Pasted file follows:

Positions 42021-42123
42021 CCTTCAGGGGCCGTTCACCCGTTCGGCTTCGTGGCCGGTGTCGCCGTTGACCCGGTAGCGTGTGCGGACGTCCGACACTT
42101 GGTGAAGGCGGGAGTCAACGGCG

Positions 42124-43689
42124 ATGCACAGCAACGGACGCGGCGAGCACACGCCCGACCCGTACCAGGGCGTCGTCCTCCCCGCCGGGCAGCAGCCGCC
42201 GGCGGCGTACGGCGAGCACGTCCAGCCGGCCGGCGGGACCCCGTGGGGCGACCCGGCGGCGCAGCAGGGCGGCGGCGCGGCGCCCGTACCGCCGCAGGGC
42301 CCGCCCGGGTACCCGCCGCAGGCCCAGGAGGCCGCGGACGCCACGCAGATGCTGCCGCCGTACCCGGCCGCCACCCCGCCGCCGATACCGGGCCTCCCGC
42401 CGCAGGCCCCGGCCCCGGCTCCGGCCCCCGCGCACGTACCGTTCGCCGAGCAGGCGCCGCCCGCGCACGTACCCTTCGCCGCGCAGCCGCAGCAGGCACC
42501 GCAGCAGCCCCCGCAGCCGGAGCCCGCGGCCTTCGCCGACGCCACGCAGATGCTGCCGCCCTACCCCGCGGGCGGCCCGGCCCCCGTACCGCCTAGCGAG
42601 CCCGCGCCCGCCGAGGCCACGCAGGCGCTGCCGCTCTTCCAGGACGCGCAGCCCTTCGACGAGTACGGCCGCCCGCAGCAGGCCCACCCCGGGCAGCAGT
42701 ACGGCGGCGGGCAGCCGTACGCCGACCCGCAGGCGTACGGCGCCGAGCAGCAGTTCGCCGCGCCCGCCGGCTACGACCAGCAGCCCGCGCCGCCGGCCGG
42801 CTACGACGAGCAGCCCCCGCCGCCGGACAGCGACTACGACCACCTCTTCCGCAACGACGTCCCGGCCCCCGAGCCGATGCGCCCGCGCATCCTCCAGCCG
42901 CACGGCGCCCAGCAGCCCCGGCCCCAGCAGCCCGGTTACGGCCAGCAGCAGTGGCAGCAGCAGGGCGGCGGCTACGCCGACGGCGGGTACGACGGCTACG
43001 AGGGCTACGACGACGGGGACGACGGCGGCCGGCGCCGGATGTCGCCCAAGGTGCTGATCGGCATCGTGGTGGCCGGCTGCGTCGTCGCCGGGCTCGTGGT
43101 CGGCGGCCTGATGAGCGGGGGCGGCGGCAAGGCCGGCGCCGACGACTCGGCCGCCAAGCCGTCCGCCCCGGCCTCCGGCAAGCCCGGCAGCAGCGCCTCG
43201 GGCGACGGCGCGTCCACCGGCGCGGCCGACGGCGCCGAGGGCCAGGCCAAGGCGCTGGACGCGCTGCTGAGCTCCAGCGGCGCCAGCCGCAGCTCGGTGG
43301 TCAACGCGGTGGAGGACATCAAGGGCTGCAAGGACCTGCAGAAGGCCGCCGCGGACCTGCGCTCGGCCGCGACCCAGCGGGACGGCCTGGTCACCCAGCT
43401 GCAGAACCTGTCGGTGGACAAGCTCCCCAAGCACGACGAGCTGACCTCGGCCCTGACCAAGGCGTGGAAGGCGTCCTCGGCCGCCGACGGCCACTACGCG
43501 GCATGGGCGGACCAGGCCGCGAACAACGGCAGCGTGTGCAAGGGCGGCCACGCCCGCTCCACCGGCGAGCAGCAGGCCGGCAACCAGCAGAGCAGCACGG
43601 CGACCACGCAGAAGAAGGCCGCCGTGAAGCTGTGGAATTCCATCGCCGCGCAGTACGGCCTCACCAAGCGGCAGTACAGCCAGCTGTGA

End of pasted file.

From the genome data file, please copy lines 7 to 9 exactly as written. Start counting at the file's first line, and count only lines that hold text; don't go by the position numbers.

42301 CCGCCCGGGTACCCGCCGCAGGCCCAGGAGGCCGCGGACGCCACGCAGATGCTGCCGCCGTACCCGGCCGCCACCCCGCCGCCGATACCGGGCCTCCCGC
42401 CGCAGGCCCCGGCCCCGGCTCCGGCCCCCGCGCACGTACCGTTCGCCGAGCAGGCGCCGCCCGCGCACGTACCCTTCGCCGCGCAGCCGCAGCAGGCACC
42501 GCAGCAGCCCCCGCAGCCGGAGCCCGCGGCCTTCGCCGACGCCACGCAGATGCTGCCGCCCTACCCCGCGGGCGGCCCGGCCCCCGTACCGCCTAGCGAG